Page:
UNDISCLOSED LOCATION --
Eager to give back to the country that provided his family so many opportunities, Marine Cpl. Ernesto VegaHernandez was like most Marines when they enter the Marine Corps - eager to deploy.
Three years into his enlistment, and after supporting various units and training exercises, the Florida native is currently forward deployed in Southwest Asia as a motor transportation mechanic with Special Purpose Marine Air Ground Task Force – Crisis Response – Central Command.
Vega is part of a select group of motor transportation mechanics and communications maintainers who conducted joint limited technical inspections of recently refurbished Mine-Resistant Ambush Protected vehicles, and the lighter version--MATV or Mine-Resistant Ambush Protected All-Terrain Vehicle. The vehicles are being shipped to Iraq, where Marines are supporting Iraqi Security Forces in the fight against the Islamic State of Iraq and the Levant. These vehicles are the Marines’ only protection against improvised explosive devices.
“I thought I would be doing just another LTI, but the fact that I get to inspect these vehicles and ensure that these Marines will have the best vehicles to use, is something more than just showing up to work and turning a wrench. It actually might save a life,” said Vega, whose parents moved him to the U.S. from Cuba as a child because of the required service in the Cuban Armed Forces.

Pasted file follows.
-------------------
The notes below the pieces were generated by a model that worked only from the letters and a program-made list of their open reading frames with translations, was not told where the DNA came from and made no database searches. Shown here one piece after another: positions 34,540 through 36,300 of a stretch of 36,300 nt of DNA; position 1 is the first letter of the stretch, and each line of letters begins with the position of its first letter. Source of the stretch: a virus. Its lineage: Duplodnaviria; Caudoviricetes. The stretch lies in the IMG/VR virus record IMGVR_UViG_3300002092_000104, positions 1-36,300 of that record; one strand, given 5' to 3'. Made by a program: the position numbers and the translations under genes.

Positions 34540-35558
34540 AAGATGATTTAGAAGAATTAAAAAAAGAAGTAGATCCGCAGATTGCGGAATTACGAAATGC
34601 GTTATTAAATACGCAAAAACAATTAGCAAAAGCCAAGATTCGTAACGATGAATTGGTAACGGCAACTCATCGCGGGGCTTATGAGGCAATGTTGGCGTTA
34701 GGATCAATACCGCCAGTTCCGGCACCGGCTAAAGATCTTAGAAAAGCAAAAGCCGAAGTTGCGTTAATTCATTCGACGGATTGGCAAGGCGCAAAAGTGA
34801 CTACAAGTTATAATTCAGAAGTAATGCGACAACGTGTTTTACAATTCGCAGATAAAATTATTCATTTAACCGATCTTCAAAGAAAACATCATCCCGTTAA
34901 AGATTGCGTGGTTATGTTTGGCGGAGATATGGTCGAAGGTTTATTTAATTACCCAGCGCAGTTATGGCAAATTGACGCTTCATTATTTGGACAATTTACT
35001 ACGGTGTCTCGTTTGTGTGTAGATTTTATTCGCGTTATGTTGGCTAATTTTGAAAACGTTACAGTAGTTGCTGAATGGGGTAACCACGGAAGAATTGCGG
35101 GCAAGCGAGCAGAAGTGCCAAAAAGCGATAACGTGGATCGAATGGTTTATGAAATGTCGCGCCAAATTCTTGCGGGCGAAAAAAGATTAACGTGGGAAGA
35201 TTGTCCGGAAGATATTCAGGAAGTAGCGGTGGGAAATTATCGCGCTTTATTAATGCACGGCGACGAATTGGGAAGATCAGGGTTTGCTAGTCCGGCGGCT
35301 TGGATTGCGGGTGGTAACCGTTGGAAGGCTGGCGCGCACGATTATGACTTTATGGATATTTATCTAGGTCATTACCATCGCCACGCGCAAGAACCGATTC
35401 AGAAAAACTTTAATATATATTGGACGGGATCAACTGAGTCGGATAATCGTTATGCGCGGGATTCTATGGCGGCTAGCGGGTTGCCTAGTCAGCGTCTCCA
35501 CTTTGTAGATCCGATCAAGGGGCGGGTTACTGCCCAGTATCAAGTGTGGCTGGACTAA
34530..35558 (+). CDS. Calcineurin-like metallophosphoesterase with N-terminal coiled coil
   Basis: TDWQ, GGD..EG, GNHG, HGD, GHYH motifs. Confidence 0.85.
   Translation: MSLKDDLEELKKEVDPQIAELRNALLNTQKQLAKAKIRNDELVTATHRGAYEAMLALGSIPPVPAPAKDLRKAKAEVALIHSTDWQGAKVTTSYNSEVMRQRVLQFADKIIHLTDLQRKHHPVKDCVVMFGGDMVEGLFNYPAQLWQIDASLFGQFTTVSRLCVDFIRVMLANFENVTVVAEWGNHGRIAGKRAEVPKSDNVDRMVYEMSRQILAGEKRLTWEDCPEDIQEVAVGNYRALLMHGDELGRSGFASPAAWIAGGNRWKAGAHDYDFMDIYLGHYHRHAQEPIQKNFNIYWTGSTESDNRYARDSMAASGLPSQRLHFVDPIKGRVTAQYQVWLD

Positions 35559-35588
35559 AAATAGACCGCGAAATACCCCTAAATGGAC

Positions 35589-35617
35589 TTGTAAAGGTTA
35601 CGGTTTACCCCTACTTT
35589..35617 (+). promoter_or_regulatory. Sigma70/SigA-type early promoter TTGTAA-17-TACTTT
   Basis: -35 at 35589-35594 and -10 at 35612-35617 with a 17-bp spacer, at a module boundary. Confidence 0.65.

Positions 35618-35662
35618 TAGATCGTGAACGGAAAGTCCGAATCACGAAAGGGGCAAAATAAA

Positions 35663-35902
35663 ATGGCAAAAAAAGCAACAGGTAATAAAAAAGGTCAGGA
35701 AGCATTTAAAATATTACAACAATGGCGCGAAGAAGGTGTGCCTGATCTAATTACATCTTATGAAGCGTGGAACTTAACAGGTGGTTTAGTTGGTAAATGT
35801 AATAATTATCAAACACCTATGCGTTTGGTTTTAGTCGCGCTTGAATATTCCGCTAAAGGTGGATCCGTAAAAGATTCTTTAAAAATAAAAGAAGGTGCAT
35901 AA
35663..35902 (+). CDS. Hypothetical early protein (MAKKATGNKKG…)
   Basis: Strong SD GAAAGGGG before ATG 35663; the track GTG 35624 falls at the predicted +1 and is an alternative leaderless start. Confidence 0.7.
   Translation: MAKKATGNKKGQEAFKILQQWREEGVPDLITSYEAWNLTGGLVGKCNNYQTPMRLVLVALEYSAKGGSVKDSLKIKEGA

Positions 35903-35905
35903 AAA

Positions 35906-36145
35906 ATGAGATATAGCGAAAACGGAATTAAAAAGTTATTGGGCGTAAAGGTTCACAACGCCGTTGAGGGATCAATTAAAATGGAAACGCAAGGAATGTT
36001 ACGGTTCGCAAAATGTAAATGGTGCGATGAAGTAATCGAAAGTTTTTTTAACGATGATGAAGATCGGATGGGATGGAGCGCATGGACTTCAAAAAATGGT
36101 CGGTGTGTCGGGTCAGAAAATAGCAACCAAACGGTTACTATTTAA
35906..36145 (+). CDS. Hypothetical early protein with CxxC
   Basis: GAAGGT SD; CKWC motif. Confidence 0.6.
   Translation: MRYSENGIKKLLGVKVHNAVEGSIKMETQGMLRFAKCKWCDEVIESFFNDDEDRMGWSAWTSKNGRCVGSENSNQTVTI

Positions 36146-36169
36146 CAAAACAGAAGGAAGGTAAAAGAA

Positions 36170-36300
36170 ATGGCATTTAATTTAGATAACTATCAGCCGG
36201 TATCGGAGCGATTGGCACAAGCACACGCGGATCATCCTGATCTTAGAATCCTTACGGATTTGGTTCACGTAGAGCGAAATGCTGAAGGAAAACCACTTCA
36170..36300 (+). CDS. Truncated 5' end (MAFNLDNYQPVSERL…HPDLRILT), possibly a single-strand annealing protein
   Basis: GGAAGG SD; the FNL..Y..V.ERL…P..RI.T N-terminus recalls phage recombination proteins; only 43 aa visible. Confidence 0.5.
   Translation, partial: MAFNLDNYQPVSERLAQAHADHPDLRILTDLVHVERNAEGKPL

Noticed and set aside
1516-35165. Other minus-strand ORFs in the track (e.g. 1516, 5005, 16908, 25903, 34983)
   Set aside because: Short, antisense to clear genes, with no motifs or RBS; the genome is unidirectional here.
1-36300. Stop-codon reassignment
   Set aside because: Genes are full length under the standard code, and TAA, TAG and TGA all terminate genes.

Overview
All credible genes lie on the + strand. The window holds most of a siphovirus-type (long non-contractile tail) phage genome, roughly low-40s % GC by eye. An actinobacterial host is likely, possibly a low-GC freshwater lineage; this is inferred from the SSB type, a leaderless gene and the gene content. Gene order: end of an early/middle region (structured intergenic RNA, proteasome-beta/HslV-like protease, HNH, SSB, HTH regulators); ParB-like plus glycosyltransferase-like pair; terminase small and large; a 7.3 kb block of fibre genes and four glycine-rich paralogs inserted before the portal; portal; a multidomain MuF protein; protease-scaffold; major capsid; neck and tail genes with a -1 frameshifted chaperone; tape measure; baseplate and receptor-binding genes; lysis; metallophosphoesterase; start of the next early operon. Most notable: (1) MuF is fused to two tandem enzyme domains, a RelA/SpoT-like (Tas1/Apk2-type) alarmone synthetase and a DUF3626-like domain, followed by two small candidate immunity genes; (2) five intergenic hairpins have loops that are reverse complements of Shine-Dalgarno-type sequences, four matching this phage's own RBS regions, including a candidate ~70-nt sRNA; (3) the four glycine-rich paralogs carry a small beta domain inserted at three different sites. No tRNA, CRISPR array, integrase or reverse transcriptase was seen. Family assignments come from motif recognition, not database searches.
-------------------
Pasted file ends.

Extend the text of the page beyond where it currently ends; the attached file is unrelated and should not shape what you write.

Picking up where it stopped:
“A base or outpost with MATVs gives the commander, and his security forces, mobile, armored assets that can repel an assault,” said 1st Lt. Damali Brimm, of Brooklyn, N.Y. These “like-new” vehicles give Marines, often located at remote combat outposts, the ability to conduct defensive mobile actions in the event of a complex enemy attack, he said.
According to Brimm, a supply officer, the vehicle reset was directed by Marine Corps Logistics Command to ensure that all MATVs in the Marine Corps inventory have the required survivability upgrades and modifications.
“It is definitely a little surreal,” said Vega of finally getting the opportunity to serve with the unit, whose mission as the 911-Force in the Central Command area of responsibility spans 20 countries.
The vehicles are often pre-positioned reducing reaction time and eliminating the need to otherwise deploy this equipment from locations in the continental United States, with all the attendant burdens on strategic lift that this would entail, according to the U.S. Marine Corps Concepts and Programs project.